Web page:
“McCain zigzags constantly between the two roles she was brought up with: she is the brave, individualistic Westerner who can ride the range and fly a plane and then the polite, fragile lady of the house with the flawless outfits and the duct-taped mouth. These are very different roles, but they both require privacy. Being a campaign spouse—or the First Lady—is an exceedingly public role. It is little wonder, then, that when she is on the campaign trail Cindy McCain often looks miserable… This is women’s work, as the McCains have defined it: to keep their own suffering quiet.”

This is picture of Cindy McCain as woman who suffers silently, but puts on a good “first wife” front, and John McCain as a man who’s always been to busy to pay any attention. How’s that for family values?

More: The Lonesome Trail: Cindy McCain’s nontraditional campaign, by Ariel Levy

The show by street artists that’s not about street art… sort of.

Photo by Hargo

Photo by Hargo

You could say I’m slightly obsessed with the Wall in Central Square. It’s sort of the same way I feel about certain bands, or certain musicians. Like when I’m watching a really phenomenally great band, and it’s maybe a band that not many people have heard of, or that isn’t making any money really (that’s pretty much everyone nowadays), and I get to witness That Moment. The moment where someone is just totally and completely lost in the music – hunched over, or crawling on the floor, or shaking their head, and sweating, and just totally oblivious that anyone is watching, because they are so absorbed and enamored by what they are creating, and I’m sort of caught up in it, too – well, those are my favorite moments. It’s amazing and slightly overwhelming, even just to witness, especially when it’s people I know or am friends with, because I feel suddenly feel so in awe of them that I don’t even know what to say afterwards. “Great show?” “Thanks for spilling your guts out on stage for no apparent reason other than just to do it?” And this is what makes me love music.

And that’s the same feeling I get from street art. When you walk into the alleyway by Central Kitchen that encompasses the Wall, it’s like the visual incarnation of that moment. Honestly, I think I have a stronger emotional reaction to the wall than to the Louvre or the nine million churches I was forced to visit for art history classes in Italy. I’ve always been more of a modern/20th-21st century art gal. The Mona Lisa, etc. always felt sort of dead to me, not just in the sense that the artist is literally dead, of course, but it just didn’t really speak to me in any way that later art, also by now-deceased artists like Mark Rothko or Matisse could. Obviously there is a place in this world for fine art; there’s a whole chain of influences in place. But visiting the Wall just feels so now. It’s truly imaginative, put there for no other reason than to create art, and all you have to do to see it is walk down the street.

So, when I heard about the latest show at the Distillery Gallery, in South Boston, I knew I had to write about it – just based on the list of names alone: Hargo, Dark Clouds, Buildmore, Kenji, Noir Boston, Alphabet Soup…

From today’s Phoenix:

Not long after walking into the Distillery Gallery on a Monday evening, Thomas Buildmore removes two painted-over NO PARKING signs that had been screwed into the wall. “This show isn’t about street art,” he says.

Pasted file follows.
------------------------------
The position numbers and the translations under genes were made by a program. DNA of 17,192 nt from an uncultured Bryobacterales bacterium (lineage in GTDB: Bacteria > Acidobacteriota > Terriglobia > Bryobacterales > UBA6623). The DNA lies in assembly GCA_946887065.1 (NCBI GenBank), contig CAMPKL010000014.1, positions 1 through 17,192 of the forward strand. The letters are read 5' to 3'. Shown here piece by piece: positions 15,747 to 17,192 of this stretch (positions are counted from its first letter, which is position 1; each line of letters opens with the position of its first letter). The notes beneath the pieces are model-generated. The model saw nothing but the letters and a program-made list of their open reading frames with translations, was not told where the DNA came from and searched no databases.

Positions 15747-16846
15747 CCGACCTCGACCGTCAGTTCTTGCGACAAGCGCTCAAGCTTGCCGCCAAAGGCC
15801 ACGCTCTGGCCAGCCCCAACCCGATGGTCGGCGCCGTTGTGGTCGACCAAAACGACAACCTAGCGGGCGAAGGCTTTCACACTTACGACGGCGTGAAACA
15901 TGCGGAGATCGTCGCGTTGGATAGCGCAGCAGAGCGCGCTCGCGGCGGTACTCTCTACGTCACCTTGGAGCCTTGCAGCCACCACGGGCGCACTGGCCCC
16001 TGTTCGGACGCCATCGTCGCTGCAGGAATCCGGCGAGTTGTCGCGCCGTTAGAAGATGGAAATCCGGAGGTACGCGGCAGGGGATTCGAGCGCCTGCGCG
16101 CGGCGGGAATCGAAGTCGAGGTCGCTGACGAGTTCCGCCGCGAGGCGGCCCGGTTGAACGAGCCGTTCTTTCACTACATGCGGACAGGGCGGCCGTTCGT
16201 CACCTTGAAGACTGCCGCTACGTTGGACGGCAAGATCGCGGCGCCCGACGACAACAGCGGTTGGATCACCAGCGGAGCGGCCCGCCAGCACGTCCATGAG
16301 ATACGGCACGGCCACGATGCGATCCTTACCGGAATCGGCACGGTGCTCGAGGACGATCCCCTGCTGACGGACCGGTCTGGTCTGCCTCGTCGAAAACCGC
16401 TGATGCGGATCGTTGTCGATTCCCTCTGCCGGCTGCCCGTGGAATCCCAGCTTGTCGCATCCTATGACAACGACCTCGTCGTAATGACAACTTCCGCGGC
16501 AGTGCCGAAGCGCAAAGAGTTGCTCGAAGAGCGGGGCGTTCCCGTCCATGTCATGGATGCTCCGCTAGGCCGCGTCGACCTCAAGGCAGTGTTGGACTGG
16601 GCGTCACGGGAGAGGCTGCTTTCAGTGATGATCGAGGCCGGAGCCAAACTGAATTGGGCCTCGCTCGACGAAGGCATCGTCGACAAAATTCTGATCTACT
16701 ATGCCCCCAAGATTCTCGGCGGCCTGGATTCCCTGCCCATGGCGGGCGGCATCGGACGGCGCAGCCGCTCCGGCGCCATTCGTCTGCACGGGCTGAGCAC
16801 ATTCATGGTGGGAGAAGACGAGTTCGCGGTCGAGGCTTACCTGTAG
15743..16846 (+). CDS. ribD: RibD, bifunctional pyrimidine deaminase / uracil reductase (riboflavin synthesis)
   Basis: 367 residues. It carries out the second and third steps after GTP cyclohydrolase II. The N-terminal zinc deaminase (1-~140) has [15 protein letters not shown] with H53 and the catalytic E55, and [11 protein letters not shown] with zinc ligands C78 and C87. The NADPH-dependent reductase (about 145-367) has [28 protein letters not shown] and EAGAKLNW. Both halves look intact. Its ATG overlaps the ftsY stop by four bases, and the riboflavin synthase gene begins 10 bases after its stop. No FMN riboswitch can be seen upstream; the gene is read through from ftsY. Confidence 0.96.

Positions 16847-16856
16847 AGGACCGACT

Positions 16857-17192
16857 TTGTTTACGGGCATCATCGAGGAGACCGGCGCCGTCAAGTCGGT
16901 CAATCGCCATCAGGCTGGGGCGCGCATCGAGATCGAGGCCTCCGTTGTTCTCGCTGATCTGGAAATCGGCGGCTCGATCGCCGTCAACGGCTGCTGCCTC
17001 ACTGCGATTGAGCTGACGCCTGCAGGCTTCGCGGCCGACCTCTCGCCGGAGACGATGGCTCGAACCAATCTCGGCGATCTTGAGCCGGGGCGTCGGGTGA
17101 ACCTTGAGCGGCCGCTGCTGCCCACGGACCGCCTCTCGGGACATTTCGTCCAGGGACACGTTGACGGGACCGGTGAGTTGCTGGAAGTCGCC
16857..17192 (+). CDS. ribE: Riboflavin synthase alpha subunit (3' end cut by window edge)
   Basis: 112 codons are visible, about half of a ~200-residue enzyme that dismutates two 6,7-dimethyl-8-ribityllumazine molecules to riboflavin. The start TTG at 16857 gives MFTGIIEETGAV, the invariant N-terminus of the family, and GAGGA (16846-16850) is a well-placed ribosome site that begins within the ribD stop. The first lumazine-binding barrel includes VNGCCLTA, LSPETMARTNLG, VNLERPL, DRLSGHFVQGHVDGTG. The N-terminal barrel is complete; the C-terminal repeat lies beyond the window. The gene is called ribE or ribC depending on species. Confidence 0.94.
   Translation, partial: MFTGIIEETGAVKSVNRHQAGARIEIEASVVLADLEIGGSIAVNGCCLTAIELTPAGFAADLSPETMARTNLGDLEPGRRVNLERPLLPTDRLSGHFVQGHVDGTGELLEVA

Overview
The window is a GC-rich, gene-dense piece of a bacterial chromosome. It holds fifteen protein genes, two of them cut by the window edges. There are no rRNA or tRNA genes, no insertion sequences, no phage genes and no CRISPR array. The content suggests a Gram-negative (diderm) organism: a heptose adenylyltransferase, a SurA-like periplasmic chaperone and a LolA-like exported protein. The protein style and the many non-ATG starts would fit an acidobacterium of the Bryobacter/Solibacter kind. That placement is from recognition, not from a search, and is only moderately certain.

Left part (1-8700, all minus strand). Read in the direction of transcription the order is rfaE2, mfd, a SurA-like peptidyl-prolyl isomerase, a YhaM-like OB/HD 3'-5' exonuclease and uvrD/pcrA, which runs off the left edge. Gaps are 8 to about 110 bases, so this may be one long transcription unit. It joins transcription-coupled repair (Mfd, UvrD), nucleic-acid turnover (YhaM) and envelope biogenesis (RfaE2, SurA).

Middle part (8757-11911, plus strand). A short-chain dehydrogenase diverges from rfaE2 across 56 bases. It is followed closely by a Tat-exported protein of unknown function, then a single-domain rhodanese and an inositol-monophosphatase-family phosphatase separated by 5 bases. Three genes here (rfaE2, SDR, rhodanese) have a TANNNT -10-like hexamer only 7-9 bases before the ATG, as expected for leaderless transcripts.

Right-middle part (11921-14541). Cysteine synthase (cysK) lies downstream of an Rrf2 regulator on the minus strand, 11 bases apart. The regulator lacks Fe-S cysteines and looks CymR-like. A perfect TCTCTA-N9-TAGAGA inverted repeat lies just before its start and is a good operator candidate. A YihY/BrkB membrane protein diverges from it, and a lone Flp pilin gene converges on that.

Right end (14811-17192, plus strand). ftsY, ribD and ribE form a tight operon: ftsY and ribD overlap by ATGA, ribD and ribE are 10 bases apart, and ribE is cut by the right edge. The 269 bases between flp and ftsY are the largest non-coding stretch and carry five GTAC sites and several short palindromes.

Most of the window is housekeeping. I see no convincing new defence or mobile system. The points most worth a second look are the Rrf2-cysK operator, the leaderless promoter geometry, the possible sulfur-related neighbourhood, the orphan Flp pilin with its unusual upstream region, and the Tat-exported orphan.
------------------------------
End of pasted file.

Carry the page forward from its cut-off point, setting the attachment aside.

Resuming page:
If it were, “we’d have some cliché conversation about street art versus fine art.” Moments prior, I’d had that cliché conversation, with Cantabridgian artist Morgan Thomas. We agreed that “Paint It Now” — the show that opens tonight at the first-floor alt-gallery in the Distillery, South Boston’s living space-cum-artistic haven — is street art moved into the fine-art world. It’s just a change of location, with the added luxury of time, which most street artists — who are constantly looking over their shoulders — lack.

Buildmore’s sentiment is a surprising one, given that the show features a dozen or so artists, many of whom use city walls as their canvases. He and Thomas, who are part of a collective called Overkill Studio that’s based in the same building, organized the show with Scott Chase, the director of the Distillery Gallery.

The idea behind “Paint It Now” is simple: give two white walls and an unending supply of black paint to several of Boston and New York’s young artistic talents, and see what happens.”

Read the rest here. (Or come to the opening tonight.) Also, I took a film making class, and made my first ever movie at (you guessed it!) THE WALL. I’ll post that eventually.

Daniel Johnston’s art sale

Via OTD:

Dirty Pilot, an art gallery based in Cochituate, is hosting an exhibit of Captain America drawings by the indie cult-favorite singer-songwriter Daniel Johnston. The artwork’s entirely online – the gallery used to have a physical space, but now has retired to the Interwebs, according to their website. From the inbox:

“Over the course of Daniel Johnston’s career as well documented through this survey of drawings from the mid 1970’s thru 2005, Daniel has continuously wrestled artistically with his signature character Captain America. This super hero has not only been equated by Daniel with a symbol of Divine Glory and the American Dream, but also with the worship of his father Bill a decorated war veteran.

This overview explores a range of work from Daniel’s early College notebook drawings through his later finished color and B&W drawings.

Recent accomplishments include the award-winning documentary “The Devil and Daniel Johnston”, a property of Sony Pictures Classics, opened to rave reviews on March 31st 2006, in both NY and LA, and the long-awaited DVD release of the film was released on September 19th, ‘06. Running concurrently with the opening of the film was a major show of Daniel’s artwork at a prominent NY gallery and a collection of Daniel’s work at the Whitney Museum’s Biennial exhibit!”

We’ll admit it – we loved The Devil and Daniel Johnston. It was a fascinating documentary of a musician whose influence is evident in today’s indie rock, yet he’s still not particularly well-known (outside of ’80’s and ’90’s indie rock fans, and the aforementioned cult followers). We feel it should be required viewing for any music fan today, along with Stop Making Sense and Runnin’ Down a Dream. Kurt Cobain liked Johnston’s music enough to rock a “Hi How Are You” t-shirt at televised Nirvana gigs:

And Johnston’s artwork was a common thread in the movie (a reflection of the role it’s played in his life), lending an air of levity to a story that’s somewhat heartbreaking, though Johnston’s still around, still playing the occasional gig. Below, a sampling of works in Johnston’s Dirty Pilot show. Purchase if you’ve got the funds – looks like pieces are selling for about $75 – $1,800, and a few have already been sold.

See more here.